I often stop myself from trying something new or different if it requires me asking others for help.

I know someone who has to be the smartest person in the room. It’s infuriating because it’s clear they are insecure about their own abilities. I am often left in awe by the scope of their knowledge on a particular subject that I have little interest in. But when they talk about it with such expertise and enthusiasm, I find myself invested.

When there is knowledge/interest overlap, and I am more knowledgeable on a subject, this individual nitpicks at the minor mistakes I make (often revolves around correcting my spelling in a hastily composed text). They will slide in with “corrections” if they think I got a factoid wrong, though often they are wrong in their corrections. I learned from previous encounters not to say anything because they won’t let it drop, regularly sending me a message many hours later pointing out how they are technically correct.

Coupled with my MS, I find this behavior extremely discouraging. My memory already is spotty, and so I’ve been humbled to no longer trust myself when it comes to information. To have someone pick away at my knowledge base so they might feel better about themselves makes me feel awful.

Choosing not to Listen

We have two choices when it comes to these external influences to our self-doubt: listen to them or not listen to them. I am going to advocate to not listen to them if they make you feel bad.

Sometimes others provide us with excellent objective insight that is worth considering, but we’re discussing the moments their input negatively exacerbates self-doubt.

When I feel bad about asking for help, I found alternative solutions to my situation. Many of these solutions propelled me forward in ways I hadn’t expected. Allowing myself to be tethered to asking for help was holding me back. When I removed the external source of self-doubt, I removed that instance of doubt in my life.

For the person who needs to be smarter than me: I still find it irritating to get caught in a conversation with them, but I no longer allow them to tear me down. Rather than revealing my knowledge on a subject (fortunately they don’t remember what I am knowledgeable about, so this is easy), I just play along with that they are presenting me with new information. I reflect the conversation back and work on being compassionate to their insecurity.

I won’t say it’s easy. I still have my moments where I complain to Ash about them and how irritated I feel about my treatment, but it’s getting more tolerable with each interaction.

If I don’t engage with their behavior, I have no reason to start doubting my memory or intelligence. I consciously make the decision not to give them the opportunity to make me feel bad about myself.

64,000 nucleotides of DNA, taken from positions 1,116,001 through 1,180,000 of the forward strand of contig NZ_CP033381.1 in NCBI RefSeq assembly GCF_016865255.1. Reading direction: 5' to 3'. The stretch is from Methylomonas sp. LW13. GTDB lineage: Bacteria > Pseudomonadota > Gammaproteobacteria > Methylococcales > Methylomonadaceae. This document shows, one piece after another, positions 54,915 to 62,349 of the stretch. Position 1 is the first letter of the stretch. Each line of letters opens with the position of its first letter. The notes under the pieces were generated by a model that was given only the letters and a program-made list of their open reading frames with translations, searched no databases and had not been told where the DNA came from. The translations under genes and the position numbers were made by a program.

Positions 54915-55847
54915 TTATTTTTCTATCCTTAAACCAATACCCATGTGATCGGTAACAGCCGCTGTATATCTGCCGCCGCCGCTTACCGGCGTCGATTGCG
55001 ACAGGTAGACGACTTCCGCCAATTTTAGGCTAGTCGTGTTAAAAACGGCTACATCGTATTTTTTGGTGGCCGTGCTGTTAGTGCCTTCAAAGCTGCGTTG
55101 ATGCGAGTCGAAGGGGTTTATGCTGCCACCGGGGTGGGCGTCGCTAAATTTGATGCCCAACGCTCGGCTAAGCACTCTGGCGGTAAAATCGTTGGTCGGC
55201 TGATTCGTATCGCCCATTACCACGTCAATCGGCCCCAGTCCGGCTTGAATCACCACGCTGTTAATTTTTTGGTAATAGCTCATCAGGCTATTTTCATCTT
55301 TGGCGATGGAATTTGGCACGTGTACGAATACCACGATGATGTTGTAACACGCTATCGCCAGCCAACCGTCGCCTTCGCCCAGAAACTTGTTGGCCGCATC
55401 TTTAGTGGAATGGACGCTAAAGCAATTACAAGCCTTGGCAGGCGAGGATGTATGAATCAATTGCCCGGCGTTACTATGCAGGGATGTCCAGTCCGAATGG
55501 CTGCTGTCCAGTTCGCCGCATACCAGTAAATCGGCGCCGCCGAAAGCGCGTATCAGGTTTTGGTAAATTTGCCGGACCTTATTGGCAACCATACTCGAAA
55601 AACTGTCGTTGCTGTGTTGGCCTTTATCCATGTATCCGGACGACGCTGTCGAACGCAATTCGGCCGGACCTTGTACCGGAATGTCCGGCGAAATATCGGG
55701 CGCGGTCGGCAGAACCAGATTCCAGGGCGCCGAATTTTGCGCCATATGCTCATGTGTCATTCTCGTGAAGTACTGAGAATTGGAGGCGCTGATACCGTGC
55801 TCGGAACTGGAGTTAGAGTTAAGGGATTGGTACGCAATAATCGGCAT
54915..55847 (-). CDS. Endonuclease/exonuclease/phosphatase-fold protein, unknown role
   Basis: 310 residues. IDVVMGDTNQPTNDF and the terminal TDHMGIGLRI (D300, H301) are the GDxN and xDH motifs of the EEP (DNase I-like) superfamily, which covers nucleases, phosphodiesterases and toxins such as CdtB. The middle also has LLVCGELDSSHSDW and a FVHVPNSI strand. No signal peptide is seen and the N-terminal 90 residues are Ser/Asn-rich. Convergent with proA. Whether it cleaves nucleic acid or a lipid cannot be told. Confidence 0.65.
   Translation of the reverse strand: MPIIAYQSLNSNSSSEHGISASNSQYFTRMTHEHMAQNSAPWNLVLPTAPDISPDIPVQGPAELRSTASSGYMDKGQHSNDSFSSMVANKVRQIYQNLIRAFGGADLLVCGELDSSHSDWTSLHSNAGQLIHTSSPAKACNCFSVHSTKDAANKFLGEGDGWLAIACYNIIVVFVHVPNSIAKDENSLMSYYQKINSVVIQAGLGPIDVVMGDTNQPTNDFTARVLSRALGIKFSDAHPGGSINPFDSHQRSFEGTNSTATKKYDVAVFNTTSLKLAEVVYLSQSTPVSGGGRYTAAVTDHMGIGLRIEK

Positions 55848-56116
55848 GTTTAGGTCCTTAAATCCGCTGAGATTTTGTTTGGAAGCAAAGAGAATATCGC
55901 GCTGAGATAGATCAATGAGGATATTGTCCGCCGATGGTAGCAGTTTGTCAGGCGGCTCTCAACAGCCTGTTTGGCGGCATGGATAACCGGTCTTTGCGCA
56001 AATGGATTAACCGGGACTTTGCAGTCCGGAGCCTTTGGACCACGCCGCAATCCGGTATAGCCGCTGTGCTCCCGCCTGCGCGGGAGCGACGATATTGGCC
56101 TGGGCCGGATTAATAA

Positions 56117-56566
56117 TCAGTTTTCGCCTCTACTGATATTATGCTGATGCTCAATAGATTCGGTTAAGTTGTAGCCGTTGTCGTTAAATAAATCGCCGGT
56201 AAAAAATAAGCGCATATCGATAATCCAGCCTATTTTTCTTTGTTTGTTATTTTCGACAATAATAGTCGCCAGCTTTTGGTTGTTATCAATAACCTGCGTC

Letting Go of the Negativity

When others exert their influence on us, even unconsciously, it’s because they have their own negativity they have to work through. They may reach a point where they can do so, or they may never get there.

Unfortunately, it’s up to us to forgive them for their behavior towards us. Just like we must forgive ourselves for our mistakes, we must forgive them even when they don’t apologize. When we don’t forgive them, we allow the hurt and pain they cause to continue.

To be clear: forgiveness is not saying their behavior is “okay.” It’s no longer giving power to their action to continue to hurt us emotionally/mentally. When we allow others to feed into our self-doubt, we give them precious head and heart-space. Our time is better spent elsewhere, like taking care of ourselves in our chronic illness.

These people will continue to hurt us, and we will need to continue to forgive them. Hopefully, you will be able to get to a point to either excise them from your life or, it no longer bothers you.

Make the decision no longer let others influence your self-doubt. You don’t need to tell them that you are forgiving them, in fact, unless they ask, there’s no point in saying anything to them. Hopefully, you’ll find the interactions easier once you stop giving into the negativity.

With forgiveness, embrace compassion towards them if you can. These external influences are hurting in their own ways. Understand that their inability to help you or insecurity in their personal life impacts how they behave. It isn’t your fault they are like that, they have ineffective coping mechanisms.

It’s not your job to fix them, but your responsibility to protect yourself. Stay focused on keeping your mind healthy and out of the negative influence of others.


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Featured photo credit: Charles 🇵🇭 on Unsplash


internal-self-doubt

The Internal Voice of Self-Doubt